Jude Law's 'The Young Pope' and 'Jamestown' from the makers of 'Downton Abbey' are among the best new dramas to watch for as the next wave of event TV is unveiled in Cannes beginning Oct. 17.
The one rule of the international television market is, there are no rules. The U.S. studios, international broadcasters and independent producers that will swarm to Cannes this year for MIPCOM face a global TV industry diverse and volatile. An explosion of digital and online channels has meant more buyers for even the most niche drama series, but that very fragmentation also has made it even harder to score the type of broad global hits that used to be the drivers of the business. "We're finding fewer and fewer network shows that translate for our audience. The crime procedurals, the legal dramas, these aren't working for us," says Jay Hunt, chief creative officer at Channel 4 in the U.K. "At the same time, we're finding we share a similar taste palate with the American cable networks."
It's fitting that Shonda Rhimes, one of the few U.S. producers who continues to turn out network shows that travel worldwide, has been named MIPCOM 2016 Personality of the Year. Rhimes also has a thing or two to teach global broadcasters on the issue of on- and offscreen diversity, something the international industry is only beginning to address (and will be discussing at MIPCOM's inaugural Diversity Summit this year).
Rhimes and Shondaland aside, sure things are a rarity in TV these days. Old models for making and selling series also are breaking apart as binge-watching and online streaming replace primetime-scheduled water-cooler TV. THR's hot list of the best new dramas at this year's market includes studio-backed shows made in Europe, international series packed with Hollywood talent and a couple of foreign-language dramas out to prove, again, that subtitles need not be a barrier to global success.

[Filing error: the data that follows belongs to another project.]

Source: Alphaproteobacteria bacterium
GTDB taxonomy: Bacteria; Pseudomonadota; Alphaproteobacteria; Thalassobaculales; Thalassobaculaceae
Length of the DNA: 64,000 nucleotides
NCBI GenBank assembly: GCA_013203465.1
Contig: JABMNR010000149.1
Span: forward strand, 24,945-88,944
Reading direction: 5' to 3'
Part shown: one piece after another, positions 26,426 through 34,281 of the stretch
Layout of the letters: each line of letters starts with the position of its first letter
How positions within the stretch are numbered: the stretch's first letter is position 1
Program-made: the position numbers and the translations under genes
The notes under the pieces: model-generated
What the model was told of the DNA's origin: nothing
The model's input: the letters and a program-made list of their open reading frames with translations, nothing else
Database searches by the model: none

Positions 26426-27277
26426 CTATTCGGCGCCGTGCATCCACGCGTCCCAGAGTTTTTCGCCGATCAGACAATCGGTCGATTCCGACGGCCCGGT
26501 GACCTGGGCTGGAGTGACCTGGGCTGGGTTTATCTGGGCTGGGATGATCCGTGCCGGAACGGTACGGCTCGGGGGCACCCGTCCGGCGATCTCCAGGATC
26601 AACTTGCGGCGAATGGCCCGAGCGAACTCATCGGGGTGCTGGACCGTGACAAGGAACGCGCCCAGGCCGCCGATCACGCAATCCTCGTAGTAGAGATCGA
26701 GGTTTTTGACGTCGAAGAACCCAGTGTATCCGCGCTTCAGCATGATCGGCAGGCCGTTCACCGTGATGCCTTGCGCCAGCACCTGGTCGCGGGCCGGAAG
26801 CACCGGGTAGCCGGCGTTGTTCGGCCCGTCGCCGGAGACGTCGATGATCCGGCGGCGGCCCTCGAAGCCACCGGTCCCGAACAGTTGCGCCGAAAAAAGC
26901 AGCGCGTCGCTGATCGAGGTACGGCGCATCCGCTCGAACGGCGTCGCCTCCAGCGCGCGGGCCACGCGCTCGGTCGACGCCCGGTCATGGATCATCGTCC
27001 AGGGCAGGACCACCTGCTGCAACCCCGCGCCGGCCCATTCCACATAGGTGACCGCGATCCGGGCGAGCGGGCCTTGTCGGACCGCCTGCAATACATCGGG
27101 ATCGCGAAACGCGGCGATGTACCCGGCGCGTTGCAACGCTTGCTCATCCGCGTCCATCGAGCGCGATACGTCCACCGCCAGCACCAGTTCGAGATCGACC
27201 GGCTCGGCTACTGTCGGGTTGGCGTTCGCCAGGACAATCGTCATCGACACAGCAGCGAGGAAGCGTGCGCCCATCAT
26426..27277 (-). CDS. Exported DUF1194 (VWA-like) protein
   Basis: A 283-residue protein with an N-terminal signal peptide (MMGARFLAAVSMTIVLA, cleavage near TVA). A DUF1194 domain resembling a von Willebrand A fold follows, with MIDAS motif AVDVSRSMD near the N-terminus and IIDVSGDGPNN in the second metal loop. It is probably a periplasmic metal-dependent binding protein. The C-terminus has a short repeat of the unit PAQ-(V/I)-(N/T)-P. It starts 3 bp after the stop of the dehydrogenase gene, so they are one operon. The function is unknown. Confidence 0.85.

A teen spinoff of the BBC's massively successful Doctor Who franchise, this sci-fi skein has The Doctor (Peter Capaldi) assigning a group of high school outsiders with the task of defending Earth against the "creatures of nightmare." Think Buffy the Vampire Slayer with a British accent.
From the makers of Downton Abbey comes this new period drama, set around three young women who arrive from Britain in the fledgling colony that will become America. NBCU is hoping it will fit nicely into now-empty Downton slots around the world.
Targeting space-heads throughout the globe, this high-end docudrama series combines interviews with the likes of Stephen Hawking, Neil deGrasse Tyson and would-be Mars colonist Elon Musk with the eye-popping dramatization of a fictitious mission to the red planet in the not-too-distant future.
On the surface a conventional crime drama series about a hostage negotiation team, Ransom actually is a bold experiment by CBS — in collaboration with German network RTL, Canada's Corus and France's TF1 — to produce a U.S.-style procedural in Europe (and Canada) for an international audience. The drama, created by David Vainola (Diamonds, Combat Hospital) and Frank Spotnitz (The X-Files, The Man in the High Castle), is based on real-life crisis negotiator Laurent Combalbert.
Jude Law plays a dangerously iconoclastic pontiff, Diane Keaton is his chief adviser and Paolo Sorrentino (director of the Oscar-winning The Great Beauty) is the master behind the camera in this Vatican-set satire from Sky, HBO and Canal Plus. A merciless portrait of politics, religion and faith and featuring Sorrentino's lush visual style, The Young Pope is one of the most ambitious of all the new high-end dramas making their debut in Cannes.